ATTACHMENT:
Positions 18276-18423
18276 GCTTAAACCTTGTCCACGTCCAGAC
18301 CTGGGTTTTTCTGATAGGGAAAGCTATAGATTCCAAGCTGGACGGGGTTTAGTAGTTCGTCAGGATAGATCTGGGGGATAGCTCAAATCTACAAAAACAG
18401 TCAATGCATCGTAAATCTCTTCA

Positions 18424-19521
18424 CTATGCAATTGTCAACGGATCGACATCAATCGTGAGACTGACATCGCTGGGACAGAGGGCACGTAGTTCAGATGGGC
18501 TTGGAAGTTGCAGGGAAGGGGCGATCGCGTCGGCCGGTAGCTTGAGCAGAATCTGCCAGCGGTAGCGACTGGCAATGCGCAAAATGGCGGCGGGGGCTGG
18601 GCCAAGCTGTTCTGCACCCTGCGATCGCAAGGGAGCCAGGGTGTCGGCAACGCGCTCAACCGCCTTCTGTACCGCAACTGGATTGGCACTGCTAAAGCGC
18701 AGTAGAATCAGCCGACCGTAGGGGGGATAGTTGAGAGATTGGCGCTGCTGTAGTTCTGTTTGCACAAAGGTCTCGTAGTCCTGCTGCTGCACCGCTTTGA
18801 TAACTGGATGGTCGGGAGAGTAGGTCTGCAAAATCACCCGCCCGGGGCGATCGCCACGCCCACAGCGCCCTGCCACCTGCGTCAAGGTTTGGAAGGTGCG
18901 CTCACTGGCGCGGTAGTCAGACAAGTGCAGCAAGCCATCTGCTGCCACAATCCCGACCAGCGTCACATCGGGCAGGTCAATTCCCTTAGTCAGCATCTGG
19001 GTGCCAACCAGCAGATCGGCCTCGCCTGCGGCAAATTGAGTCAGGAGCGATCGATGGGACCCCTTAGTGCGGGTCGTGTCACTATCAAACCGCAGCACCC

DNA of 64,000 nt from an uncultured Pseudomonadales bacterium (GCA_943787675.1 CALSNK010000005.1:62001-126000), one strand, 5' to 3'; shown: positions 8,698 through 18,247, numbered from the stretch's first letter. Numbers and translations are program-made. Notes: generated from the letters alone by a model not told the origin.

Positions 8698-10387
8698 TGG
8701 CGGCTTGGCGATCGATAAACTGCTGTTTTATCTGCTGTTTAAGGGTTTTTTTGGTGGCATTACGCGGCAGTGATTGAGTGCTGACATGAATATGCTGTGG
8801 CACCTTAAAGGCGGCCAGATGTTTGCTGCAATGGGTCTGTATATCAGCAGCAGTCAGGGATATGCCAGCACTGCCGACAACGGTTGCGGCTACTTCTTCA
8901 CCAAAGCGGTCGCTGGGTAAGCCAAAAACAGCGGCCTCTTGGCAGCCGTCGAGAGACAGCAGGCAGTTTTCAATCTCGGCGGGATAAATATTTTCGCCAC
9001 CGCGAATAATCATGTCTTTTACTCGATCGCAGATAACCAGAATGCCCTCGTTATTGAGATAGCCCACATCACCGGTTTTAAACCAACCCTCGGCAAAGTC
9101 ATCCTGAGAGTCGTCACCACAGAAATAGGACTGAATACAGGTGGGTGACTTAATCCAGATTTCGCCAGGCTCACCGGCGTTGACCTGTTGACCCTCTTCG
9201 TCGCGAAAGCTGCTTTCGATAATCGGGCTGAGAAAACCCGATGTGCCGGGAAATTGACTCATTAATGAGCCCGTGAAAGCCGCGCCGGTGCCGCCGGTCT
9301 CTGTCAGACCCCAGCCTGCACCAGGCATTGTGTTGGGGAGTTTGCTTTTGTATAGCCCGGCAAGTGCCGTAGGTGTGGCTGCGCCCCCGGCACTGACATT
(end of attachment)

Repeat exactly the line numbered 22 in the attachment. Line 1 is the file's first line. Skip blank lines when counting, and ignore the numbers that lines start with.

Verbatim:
9301 CTGTCAGACCCCAGCCTGCACCAGGCATTGTGTTGGGGAGTTTGCTTTTGTATAGCCCGGCAAGTGCCGTAGGTGTGGCTGCGCCCCCGGCACTGACATT